The first particular includes within itself the Necessity of removing such a great evil; and the last prescribes the Manner in which it may be removed, to which the middle particular materially contributes. The union of the whole together explains and justifies the nature of the design which I have now undertaken.
I humbly pray and intreat the God of peace, that he will, by his Spirit of truth and peace, be present with me while engaged in speaking; and that he will govern my mind and direct my tongue, that I may utter such things as may be pleasing to him and salutary to the Church of Christ, for the glory of his name and our mutual instruction.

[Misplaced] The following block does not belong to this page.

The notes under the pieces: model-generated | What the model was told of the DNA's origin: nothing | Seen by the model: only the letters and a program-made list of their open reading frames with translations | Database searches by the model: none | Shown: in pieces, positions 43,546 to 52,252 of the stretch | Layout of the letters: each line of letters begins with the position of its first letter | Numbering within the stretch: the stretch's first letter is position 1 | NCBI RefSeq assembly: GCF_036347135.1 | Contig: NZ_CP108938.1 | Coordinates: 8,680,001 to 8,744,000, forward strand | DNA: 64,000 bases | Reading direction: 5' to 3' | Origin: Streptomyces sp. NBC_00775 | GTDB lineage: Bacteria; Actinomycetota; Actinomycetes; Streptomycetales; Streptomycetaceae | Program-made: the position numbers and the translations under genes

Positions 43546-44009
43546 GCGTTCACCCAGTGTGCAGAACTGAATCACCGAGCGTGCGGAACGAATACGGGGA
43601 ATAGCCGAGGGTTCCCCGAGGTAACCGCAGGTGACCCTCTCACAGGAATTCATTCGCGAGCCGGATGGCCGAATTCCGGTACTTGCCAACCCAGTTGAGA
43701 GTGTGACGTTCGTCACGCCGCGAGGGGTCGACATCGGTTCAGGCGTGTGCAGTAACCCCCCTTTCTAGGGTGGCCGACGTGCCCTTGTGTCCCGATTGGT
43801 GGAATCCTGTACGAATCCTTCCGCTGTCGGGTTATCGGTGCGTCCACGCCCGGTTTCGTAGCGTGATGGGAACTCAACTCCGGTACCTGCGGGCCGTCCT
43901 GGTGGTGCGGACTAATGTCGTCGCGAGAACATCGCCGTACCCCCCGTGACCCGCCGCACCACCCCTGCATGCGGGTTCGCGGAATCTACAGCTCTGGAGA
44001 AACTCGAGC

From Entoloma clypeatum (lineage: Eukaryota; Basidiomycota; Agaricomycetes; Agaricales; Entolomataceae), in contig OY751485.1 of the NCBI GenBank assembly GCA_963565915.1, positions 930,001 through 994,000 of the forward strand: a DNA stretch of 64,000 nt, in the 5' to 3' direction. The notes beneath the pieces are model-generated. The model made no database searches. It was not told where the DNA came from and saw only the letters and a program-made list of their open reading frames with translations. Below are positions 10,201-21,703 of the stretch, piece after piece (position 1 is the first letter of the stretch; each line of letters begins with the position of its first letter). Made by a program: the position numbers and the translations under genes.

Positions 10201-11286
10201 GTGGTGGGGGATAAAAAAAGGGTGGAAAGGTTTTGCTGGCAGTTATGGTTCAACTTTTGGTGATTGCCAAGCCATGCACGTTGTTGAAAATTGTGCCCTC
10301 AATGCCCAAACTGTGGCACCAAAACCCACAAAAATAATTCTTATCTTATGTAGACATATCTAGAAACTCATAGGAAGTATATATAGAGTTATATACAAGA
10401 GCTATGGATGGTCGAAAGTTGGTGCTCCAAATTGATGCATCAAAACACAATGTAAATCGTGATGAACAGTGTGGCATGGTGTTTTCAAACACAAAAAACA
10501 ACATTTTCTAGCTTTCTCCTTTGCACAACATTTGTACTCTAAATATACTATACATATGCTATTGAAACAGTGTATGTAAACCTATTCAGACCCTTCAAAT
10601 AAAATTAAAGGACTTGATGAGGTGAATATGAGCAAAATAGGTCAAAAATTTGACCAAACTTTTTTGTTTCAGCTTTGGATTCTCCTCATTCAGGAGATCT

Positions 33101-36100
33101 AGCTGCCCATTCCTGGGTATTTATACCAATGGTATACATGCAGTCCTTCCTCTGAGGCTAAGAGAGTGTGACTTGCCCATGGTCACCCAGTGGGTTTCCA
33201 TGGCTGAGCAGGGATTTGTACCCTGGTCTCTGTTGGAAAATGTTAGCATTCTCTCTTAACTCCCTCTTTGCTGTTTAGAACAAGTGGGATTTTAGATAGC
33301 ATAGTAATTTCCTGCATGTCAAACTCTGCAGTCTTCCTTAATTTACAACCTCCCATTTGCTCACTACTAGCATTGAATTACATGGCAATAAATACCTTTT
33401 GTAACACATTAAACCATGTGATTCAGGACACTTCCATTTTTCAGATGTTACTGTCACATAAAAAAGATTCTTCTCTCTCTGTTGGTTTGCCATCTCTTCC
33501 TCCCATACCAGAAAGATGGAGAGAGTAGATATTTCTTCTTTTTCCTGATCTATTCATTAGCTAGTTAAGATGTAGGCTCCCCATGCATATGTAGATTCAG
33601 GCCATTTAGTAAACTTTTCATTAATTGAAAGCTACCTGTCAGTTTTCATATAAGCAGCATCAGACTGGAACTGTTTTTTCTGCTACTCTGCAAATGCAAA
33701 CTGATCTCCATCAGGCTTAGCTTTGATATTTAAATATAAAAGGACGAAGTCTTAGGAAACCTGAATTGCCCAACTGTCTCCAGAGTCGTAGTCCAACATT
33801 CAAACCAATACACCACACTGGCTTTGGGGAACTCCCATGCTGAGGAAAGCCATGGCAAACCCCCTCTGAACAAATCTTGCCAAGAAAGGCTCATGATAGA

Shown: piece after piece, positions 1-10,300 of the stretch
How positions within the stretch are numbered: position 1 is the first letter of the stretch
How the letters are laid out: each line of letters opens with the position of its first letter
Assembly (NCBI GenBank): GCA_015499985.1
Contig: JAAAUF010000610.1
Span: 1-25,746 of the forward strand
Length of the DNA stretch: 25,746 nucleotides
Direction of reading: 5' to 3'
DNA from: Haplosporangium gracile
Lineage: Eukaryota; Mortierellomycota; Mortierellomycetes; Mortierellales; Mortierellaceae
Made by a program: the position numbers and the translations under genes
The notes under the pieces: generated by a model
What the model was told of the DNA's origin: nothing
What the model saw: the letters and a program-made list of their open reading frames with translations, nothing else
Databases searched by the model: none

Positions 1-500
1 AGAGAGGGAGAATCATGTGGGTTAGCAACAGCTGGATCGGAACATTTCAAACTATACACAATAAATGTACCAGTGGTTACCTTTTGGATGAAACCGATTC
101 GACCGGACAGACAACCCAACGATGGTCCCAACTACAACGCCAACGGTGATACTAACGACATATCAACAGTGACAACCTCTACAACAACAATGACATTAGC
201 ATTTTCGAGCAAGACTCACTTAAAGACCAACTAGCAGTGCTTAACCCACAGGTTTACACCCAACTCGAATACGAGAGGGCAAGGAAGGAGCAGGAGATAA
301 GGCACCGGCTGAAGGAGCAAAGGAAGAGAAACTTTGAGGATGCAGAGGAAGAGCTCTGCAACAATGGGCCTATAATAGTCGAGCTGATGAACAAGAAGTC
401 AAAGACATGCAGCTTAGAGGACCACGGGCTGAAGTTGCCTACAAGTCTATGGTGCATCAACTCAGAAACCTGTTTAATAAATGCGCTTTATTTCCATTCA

I likewise prefer a request to you, my very famous and accomplished hearers, that you will deign to grant me your favourable attention, while I glance at each of these particular, with much brevity, and discharge the office of a director to you rather than that of an orator, lest I trespass on your patience.